True confession: I didn’t eat coleslaw for nearly 30 nears.
For someone who grew up in the South, that’s quite an accomplishment.
The coleslaw I remember from my childhood was a gloppy, mayonnaise-laden mixture that I could not imagine eating. For one thing, it was incredibly crunchy, although I can’t tell you precisely WHY that was so off-putting to me. I’ve never been anti-mayonnaise, either, but those tiny bits of cabbage coated in it were uniquely unappealing.
At some point, however, I discovered vinegar-based coleslaw.
This. Yes. This made sense.
Flavored with vinegar and a little salt and sugar, this brand of coleslaw was more akin to a fresh salad than the heavy blob of a side dish I remembered. I was old enough by that time to be over the fear of crunchiness, too.
I still didn’t venture to make my own coleslaw, however, for a while after that. For one thing, I knew it was a dish that my sometimes-picky husband wasn’t going to touch.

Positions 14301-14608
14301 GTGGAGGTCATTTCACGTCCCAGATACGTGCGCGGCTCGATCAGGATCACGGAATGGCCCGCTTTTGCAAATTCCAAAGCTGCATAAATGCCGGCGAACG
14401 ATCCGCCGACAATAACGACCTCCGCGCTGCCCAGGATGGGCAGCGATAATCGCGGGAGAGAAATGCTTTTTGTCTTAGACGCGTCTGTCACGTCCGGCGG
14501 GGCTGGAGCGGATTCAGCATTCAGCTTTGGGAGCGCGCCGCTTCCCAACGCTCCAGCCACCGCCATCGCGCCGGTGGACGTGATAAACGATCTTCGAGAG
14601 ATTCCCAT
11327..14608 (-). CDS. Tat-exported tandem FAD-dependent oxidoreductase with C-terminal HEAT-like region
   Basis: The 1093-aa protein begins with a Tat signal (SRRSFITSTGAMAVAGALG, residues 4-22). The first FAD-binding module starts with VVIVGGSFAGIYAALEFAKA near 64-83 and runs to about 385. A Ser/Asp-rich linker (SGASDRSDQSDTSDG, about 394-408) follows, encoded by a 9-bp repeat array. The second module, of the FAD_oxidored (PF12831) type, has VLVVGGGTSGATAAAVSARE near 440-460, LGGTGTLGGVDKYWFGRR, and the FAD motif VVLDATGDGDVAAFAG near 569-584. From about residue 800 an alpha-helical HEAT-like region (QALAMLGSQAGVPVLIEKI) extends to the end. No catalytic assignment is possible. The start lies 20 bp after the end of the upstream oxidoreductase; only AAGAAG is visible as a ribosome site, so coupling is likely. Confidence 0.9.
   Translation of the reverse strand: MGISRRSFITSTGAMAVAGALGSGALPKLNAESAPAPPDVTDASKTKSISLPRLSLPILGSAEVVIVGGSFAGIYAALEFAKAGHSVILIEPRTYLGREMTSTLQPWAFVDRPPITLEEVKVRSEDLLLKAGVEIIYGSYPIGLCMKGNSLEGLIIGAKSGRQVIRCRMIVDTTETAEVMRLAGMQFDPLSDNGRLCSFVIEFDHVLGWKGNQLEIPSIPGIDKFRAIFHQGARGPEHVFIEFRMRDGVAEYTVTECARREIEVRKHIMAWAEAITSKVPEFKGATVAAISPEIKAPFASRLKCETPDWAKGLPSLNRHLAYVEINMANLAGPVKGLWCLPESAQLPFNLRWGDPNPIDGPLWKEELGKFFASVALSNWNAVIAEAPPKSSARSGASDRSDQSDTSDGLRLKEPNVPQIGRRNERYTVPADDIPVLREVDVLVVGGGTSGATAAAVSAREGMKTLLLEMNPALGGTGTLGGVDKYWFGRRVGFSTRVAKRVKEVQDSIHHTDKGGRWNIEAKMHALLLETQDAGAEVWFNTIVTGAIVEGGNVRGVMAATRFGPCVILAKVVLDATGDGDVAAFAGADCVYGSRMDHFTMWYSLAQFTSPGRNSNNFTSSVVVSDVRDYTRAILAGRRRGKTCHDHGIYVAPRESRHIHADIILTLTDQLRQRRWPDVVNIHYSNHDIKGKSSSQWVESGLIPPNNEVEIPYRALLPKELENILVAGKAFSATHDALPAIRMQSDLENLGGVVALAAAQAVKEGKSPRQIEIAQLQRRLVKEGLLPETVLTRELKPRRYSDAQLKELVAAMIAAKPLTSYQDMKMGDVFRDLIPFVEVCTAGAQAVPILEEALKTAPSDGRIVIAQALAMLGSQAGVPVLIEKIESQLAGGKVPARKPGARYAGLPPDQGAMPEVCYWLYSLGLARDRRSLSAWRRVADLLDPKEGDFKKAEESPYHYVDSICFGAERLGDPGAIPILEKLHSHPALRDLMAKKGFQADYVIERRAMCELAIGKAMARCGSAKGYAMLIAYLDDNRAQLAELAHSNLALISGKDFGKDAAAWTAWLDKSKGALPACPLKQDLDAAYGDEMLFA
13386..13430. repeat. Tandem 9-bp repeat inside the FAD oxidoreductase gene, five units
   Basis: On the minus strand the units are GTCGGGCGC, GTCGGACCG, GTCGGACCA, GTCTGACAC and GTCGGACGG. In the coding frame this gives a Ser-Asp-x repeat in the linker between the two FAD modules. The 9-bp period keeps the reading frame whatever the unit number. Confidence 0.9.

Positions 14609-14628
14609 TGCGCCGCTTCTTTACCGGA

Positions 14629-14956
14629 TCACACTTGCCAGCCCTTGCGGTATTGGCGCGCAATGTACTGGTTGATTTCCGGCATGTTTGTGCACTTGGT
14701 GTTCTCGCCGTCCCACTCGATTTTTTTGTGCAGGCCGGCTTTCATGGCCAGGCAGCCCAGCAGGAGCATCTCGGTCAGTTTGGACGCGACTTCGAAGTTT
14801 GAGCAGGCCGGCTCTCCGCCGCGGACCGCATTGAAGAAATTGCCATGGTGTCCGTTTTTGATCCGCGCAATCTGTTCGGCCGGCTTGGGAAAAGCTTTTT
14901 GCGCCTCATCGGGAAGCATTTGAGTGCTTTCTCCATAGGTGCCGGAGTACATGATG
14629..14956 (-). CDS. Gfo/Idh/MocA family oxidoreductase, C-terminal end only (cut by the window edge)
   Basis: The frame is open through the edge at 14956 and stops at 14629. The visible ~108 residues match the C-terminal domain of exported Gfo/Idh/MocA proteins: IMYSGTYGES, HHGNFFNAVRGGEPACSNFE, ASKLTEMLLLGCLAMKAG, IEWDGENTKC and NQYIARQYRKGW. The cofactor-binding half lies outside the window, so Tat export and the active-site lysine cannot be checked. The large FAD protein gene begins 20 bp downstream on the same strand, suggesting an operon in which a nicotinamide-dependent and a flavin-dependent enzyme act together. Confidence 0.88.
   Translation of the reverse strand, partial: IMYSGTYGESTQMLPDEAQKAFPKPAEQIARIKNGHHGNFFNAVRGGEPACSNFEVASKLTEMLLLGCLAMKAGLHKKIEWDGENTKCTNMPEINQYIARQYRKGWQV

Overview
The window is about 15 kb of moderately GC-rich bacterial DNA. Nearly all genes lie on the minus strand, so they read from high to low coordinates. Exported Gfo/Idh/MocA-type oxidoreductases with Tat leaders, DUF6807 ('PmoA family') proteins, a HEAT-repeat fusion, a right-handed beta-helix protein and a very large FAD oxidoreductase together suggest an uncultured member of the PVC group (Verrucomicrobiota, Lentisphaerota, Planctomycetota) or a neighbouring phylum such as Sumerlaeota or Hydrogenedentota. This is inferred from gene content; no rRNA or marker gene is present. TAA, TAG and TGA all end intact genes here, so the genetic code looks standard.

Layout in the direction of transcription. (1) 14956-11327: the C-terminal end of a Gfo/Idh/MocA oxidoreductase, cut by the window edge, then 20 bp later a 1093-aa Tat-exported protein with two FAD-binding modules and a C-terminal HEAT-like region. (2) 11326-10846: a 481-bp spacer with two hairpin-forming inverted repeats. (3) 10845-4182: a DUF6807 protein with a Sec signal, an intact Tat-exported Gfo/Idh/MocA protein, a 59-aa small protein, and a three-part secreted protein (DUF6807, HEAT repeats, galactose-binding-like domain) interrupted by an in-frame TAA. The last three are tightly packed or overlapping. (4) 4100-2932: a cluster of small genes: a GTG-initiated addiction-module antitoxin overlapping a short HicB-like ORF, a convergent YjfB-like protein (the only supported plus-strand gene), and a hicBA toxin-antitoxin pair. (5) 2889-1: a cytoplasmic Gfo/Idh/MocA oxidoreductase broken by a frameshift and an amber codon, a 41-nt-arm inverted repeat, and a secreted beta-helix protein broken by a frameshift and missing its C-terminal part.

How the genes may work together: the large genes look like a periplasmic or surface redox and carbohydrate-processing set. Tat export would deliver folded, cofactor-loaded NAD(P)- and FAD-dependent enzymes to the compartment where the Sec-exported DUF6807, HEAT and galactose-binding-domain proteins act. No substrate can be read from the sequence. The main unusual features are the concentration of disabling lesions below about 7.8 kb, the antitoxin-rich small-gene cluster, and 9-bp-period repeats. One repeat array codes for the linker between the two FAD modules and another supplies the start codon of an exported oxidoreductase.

When I joined a CSA, however, I suddenly found myself facing a head of cabbage every couple of weeks. I was also armed with a brand new food processor, complete with a shredding blade.
I quickly found a Rachael Ray recipe for Oil and Vinegar Slaw on FoodNetwork.com and went to work. It calls for a 16-ounce bag of shredded cabbage mix, but I just substituted 16 ounces of the head of cabbage (I just chopped off a chunk at a time and weighed it) and ran it through the shredding blade. I never looked up what else might be in cabbage mix, but what I’m making is delicious as is.
Oil and Vinegar Slaw
(Recipe by Rachael Ray)
- 1/4 cup red wine
- 2 tablespoons sugar
- 2 tablespoons peanut or vegetable oil
- 1 sack, 16 ounces, shredded cabbage mix for slaw salads
- 1 teaspoon salt
- Salt and pepper
Mix vinegar and sugar. Add oil. Add cabbage and season with salt and pepper. Toss with fingers to combine. Adjust seasoning. Let stand 20 minutes. Re-toss and serve.